Best of Colorado Green NOW: 8 things your snow contract should cover Email
Written by Becky Garber   
Tuesday, October 11, 2016 04:00 AM


snowplowThis story, originally published in August 2013, is one of the most popular
Colorado Green NOW stories. As we begin the 2016-2017 snow removal season, it's a good idea to revisit this information and make sure your contracts are in order.

Snow and ice management is a special subset of landscape services that has its own unique contractual issues.  When you’re finalizing contracts this season, make sure you have these 8 key stipulations:

No. 1 - Who is liable
Defining who is liable in snow and ice agreements is top priority. Consider how to limit your liability on the site. If the client only wants snow and ice management for 4 inches or more of snow, but a resident slips and falls after a 1-inch storm, do you as the contractor, have liability? What responsibility have you assumed for each event—or the whole season? Make sure these definitions are covered in the contract. Also  important is the concept of indemnification. Don’t provide blanket indemnification. Indemnify only your own negligence.

No. 2 - Manageable liability
Define what your company’s liability really is in terms of potential snow and ice management scenarios. For example, clearly define at what depth you will plow, clear walks, etc. Do you always clear north side walks even with just a trace of snow? How often do you come back to deal with ice at building entrances following the storm?

How/when does temperature enter into the equation? For example, Monday’s predicted 2.5 inch storm is under the 4-inch plow minimum. But temps won’t be above 10 degrees all week and a heavier snow is forecast for Wednesday. Does the  owner/manager understand that Monday’s 2.5 inches will likely be packed and icy on Wednesday and as a result, plows may not be able to clear the next storm down to pavement?

No. 3 - Definitions of your work and the client’s expectations
Minimum accumulation standards are critical. For example, are you responsible for creating a snow-free property on all walks and drives? At what depth must the snow be cleared?”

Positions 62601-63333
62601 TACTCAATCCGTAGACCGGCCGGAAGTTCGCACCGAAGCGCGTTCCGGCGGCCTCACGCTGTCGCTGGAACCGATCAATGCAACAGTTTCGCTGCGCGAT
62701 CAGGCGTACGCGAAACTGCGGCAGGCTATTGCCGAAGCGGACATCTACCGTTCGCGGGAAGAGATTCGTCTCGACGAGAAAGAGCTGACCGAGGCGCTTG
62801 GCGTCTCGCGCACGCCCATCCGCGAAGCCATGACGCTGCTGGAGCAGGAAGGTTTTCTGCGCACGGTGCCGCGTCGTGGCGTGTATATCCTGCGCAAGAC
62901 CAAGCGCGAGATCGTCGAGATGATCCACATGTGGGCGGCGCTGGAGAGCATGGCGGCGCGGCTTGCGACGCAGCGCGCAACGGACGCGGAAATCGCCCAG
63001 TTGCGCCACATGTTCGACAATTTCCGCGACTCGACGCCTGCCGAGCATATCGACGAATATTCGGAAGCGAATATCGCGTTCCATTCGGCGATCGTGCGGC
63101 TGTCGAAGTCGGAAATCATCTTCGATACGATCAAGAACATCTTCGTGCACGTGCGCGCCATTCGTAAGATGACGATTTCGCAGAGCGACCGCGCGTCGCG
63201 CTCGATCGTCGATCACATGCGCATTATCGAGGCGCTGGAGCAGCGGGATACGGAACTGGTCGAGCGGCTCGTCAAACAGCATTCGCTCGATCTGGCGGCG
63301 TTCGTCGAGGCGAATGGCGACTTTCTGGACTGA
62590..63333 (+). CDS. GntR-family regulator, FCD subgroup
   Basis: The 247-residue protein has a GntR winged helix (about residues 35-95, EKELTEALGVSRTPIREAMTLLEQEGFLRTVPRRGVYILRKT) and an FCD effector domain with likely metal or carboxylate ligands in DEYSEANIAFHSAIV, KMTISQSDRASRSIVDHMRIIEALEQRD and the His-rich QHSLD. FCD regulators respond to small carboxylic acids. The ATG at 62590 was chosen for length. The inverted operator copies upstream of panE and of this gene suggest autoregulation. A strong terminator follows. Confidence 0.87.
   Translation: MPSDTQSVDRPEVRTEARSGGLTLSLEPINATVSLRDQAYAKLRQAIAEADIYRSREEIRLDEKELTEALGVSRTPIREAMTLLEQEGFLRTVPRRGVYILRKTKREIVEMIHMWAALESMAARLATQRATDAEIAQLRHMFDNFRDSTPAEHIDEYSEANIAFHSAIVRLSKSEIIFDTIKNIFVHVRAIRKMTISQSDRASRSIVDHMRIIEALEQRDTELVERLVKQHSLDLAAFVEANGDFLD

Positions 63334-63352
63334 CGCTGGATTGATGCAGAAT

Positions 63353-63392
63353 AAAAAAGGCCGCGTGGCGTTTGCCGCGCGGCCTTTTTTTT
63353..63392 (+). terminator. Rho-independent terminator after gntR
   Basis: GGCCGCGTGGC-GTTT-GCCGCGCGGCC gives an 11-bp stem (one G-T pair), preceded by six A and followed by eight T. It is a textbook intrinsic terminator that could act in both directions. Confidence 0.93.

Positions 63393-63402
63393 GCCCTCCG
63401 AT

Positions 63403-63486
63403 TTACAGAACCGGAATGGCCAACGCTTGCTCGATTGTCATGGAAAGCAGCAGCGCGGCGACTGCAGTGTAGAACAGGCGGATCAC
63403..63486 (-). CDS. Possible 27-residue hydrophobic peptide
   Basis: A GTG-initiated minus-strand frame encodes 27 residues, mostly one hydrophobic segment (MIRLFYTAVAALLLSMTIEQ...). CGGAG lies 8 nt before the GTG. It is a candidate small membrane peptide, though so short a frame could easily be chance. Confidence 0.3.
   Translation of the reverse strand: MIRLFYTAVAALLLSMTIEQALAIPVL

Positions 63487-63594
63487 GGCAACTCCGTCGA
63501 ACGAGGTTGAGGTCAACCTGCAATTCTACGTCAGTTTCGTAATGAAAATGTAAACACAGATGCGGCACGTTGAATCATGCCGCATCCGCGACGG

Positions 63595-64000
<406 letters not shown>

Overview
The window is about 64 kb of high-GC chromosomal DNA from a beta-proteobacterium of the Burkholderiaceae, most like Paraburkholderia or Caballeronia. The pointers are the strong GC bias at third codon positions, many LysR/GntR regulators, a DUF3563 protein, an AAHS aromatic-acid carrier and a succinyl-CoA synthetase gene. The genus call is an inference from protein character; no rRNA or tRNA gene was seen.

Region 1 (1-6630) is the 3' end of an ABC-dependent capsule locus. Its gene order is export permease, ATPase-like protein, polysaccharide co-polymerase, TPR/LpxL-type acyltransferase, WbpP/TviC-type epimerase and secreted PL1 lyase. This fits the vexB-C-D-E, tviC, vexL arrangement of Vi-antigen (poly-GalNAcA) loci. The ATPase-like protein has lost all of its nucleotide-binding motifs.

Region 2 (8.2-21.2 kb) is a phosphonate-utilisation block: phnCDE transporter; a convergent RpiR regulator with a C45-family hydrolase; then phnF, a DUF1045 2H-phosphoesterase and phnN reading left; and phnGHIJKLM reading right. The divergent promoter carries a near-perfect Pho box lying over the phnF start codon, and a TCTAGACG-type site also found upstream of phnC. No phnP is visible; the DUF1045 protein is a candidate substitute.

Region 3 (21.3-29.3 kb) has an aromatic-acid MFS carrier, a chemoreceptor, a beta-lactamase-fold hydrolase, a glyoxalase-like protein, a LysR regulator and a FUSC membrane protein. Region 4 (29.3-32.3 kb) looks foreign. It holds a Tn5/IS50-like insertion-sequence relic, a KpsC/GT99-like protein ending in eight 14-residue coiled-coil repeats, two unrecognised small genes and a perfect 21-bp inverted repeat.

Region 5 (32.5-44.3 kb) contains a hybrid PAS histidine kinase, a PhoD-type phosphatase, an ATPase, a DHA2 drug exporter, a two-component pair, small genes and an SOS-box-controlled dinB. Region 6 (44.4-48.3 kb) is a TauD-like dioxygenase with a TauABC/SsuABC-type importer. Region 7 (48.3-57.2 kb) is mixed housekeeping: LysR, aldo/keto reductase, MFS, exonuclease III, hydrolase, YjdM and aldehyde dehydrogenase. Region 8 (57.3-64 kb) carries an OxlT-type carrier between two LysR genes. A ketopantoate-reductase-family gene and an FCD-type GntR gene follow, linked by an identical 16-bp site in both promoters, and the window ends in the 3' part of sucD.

No. 4 - Specific locations 
Identify where the work is to be done on the property. Are you responsible for all the shoveling? Or just for plowing the parking lots? Which sidewalks come under your care? For HOAs, do mail kiosks need special attention? Or should the homes of special-needs people have priority shoveling status in major storms because of deliveries related to their medical needs?

No. 5 - Accurate definition
Clarify that the work is “snow and ice management,” not “snow removal.” You probably are pushing piles of snow from one place on the property to another. You’re probably not removing the snow completely. Using the term “snow removal” in a contract might come back to bite you.

No. 6 - Specific work in very large snow events
Think about serious blizzards in the past. Do you get additional compensation in these snow events? If so, these large snow events need to be specifically defined in the contract to ensure that you are paid accordingly. In large snow events, how might your services change? Are you still required to have snow plowed by 7 a.m.? What about clearing walks if the temperature is near zero degrees with a wind chill of 10 below? When conditions like these might threaten the health of your personnel, have you specified the contingencies or limitations of service?

Contracts should take into account factors that are beyond the contractor’s control. If city streets become impassable and prohibit sidewalk crews from arriving on time, does your contract cover this eventuality? What about providing heavy equipment like front-end loaders that your company does not own? Do you have an “out” built into the contract if your sub with the loader shows up late? Be sure you address large and unusual events.

No. 7 - What is NOT included
Make it clear what is not covered by the contract. For example, are you responsible for sweeping up sand after the snow is gone? Is that part of the job—or not included? Be specific about what you do NOT do.

No. 8 - Preexisting conditions
Specify any and all damage on the property when you begin the contract. Is there a broken curb? Is there damage to shrubs or landscape near places that will be plowed or shoveled? Next spring, you don’t want to be held liable for damage that happened prior to your term of service. Put it all down on paper.  

Read more in this issue of Colorado Green NOW:
2016 Landscape Industry Certification recap for Colorado
The benefits of observing peers at work
Where to find your next employee
Federal overtime rule: bonuses may account for 10% of salary

 
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